Tobacco crop falloff put at 50%

Expected drop in '01 is linked to buyout of state's growers

Southern Maryland staple

April 14, 2001|By Ted Shelsby | Ted Shelsby,SUN STAFF

Tobacco farming, the economic backbone of Southern Maryland's economy for more than 300 years, is expected to drop 50 percent or more this year, state agriculture officials said yesterday.

Last year's crop - 8.09 million pounds - was sold at an auction that ended last week. That crop brought an average price of $1.69 a pound and contributed $13.7 million to the region's economy.

This year's crop, which will be sold at auction early next spring, is expected to be no more than 4 million pounds - and perhaps as low as 3 million pounds, said Hagner R. Mister, Maryland's agriculture secretary.

Tobacco production has declined steadily since the early 1980s. Agriculture Department records show that 38.3 million pounds of tobacco - called Maryland Type 32 - sold in 1982 for $58.3 million.

At that time, tobacco was still referred to as the economy of Southern Maryland. Adjusted for inflation, the 1982 sale would be valued at $106 million today.

The sharp decline in tobacco production this year is attributed to the state's tobacco buyout program, which pays farmers not to grow the crop.

"I think the governor's buyout program has destroyed the Maryland tobacco industry as we know it," said Tony Evans, a marketing specialist with the state Department of Agriculture.

He said three of the state's five tobacco warehouses may not open next year.

"I think the auction system will be gone by next year," Evans said. "I think a couple of the warehouses will stock tobacco and invite the cigarette companies to come up for informal bidding. It would be like a private sale."

However, others are not so quick to mark the demise of the industry and the auction system in Maryland.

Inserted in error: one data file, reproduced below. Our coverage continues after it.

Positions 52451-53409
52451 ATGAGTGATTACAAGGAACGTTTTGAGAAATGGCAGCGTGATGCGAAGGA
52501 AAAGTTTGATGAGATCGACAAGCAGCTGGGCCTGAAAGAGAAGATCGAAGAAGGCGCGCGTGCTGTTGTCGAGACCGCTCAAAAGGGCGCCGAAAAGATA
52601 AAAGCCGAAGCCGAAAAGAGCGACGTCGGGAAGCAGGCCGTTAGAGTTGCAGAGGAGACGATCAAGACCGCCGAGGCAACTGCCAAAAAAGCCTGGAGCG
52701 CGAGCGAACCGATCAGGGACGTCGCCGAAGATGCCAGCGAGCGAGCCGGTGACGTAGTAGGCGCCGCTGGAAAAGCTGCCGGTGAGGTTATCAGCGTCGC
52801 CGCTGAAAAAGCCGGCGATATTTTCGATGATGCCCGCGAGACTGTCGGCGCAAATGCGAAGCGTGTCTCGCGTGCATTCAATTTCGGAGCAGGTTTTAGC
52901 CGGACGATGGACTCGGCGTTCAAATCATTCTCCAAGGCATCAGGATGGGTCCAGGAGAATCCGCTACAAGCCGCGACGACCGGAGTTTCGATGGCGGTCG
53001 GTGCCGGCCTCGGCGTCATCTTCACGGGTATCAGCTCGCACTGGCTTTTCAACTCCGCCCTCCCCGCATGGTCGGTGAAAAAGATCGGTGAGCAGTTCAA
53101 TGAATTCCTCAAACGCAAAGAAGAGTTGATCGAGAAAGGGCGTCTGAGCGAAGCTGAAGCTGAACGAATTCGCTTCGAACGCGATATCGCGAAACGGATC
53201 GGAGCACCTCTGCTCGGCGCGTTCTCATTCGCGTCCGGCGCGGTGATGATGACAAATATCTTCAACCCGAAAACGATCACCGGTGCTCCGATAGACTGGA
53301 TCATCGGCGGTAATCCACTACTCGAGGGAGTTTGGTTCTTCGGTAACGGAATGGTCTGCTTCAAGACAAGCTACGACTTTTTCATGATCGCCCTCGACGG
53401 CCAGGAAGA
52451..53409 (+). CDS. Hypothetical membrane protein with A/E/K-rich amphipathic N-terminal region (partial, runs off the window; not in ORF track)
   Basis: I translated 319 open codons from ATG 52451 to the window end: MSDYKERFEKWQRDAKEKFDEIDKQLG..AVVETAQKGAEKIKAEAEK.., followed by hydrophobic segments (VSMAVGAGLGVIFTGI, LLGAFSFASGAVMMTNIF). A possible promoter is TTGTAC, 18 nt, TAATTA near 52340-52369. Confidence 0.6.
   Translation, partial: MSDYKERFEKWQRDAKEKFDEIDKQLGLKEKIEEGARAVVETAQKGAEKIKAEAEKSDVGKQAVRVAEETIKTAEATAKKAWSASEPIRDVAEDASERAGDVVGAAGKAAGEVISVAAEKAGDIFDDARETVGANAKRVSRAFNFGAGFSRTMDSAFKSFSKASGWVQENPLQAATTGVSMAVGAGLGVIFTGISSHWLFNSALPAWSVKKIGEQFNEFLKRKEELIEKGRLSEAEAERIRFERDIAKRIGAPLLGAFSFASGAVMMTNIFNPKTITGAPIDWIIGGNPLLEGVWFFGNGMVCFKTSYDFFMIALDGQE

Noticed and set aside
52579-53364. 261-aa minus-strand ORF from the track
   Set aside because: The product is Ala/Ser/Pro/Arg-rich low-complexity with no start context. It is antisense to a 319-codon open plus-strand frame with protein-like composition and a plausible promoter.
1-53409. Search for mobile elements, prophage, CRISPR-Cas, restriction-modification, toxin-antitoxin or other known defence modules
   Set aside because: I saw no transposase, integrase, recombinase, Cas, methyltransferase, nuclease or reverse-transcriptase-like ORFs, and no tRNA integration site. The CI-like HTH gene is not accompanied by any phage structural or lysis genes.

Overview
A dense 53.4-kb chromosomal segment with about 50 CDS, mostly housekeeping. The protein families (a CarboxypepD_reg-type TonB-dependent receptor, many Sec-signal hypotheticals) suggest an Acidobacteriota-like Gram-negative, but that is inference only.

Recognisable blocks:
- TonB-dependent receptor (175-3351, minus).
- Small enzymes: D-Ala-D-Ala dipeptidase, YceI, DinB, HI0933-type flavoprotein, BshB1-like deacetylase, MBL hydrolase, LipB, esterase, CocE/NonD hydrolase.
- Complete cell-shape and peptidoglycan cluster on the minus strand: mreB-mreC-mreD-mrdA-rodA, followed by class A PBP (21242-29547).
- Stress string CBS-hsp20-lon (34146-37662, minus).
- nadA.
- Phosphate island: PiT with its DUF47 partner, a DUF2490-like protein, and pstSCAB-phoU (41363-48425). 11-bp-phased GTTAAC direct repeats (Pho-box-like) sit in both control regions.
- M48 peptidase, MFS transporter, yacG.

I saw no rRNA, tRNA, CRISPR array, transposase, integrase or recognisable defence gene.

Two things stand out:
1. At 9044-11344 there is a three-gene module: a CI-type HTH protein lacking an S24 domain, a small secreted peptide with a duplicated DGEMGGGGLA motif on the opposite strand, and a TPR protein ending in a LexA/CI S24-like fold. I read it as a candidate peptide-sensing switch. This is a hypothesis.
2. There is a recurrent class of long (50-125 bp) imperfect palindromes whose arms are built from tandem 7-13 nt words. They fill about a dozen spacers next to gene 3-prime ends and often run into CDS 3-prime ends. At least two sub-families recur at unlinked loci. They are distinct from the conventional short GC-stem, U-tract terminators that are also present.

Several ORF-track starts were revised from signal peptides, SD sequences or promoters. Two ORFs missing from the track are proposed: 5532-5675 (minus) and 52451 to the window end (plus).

Earl Griffith, the tobacco industry's representative on the Maryland Agricultural Commission, said buyers have told him they intend to return next year.

"Nobody knows for sure," Evans added. "It is still too soon to say one way or the other what will happen."

Mister said about 70 percent of Maryland tobacco growers already have signed up for the state buyout. Farmers still have several years to take the state's money and halt tobacco production.

The next three years are going to be very interesting in Southern Maryland," Mister said.

He noted that the region is the fastest-growing section of the state in terms of real estate development, and that tobacco farmers have yet to find a successful alternative crop.

Hagner said the region is in great need of an incubator vegetable-processing plant. That would allow tobacco growers to convert their farms to the production of corn, tomatoes, green beans and other vegetables.

Evans said the quality of the tobacco sold at this year's auction "was the best in decades. In my opinion, and in the opinion of others in the industry, the price should have been $1.80 or $1.90 a pound. A lot of tobacco should have sold for $2 a pound."

This year's average price of $1.69 a pound was only 3 cents higher than what farmers were paid last year.

Evans said there was not as much demand for Maryland tobacco from the Swiss and German companies this year as last year. "They didn't need as much of our tobacco this year," he said.

The foreign tobacco companies usually buy half of Maryland's crop each year and pay the highest prices.

Maryland tobacco stats


Pounds........................... price/

Year sold* Value* pound

1980 25.3 $43.2 $1.70

1981 33.0 $57.8 $1.75

1982 38.3 $58.3 $1.52

1983 26.5 $27.8 $1.05

1984 28.6 $40.0 $1.40

1985 25.6 $33.4 $1.32

1986 20.2 $23.8 $1.18

1987 11.7 $14.6 $1.25

1988 11.8 $18.9 $1.60

1989 7.7 $13.1 $1.70

1990 9.0 $16.9 $1.87

1991 12.8 $20.7 $1.62

1992 11.8 $19.8 $1.68

1993 11.8 $17.9 $1.51

1994 11.8 $19.2 $1.63

1995 11.5 $19.2 $1.67

1996 9.4 $18.1 $1.92

1997 12.0 $20.1 $1.71

1998 9.6 $15.6 $1.63

1999 9.4 $15.7 $1.66

2000 8.1 $13.7 $1.69

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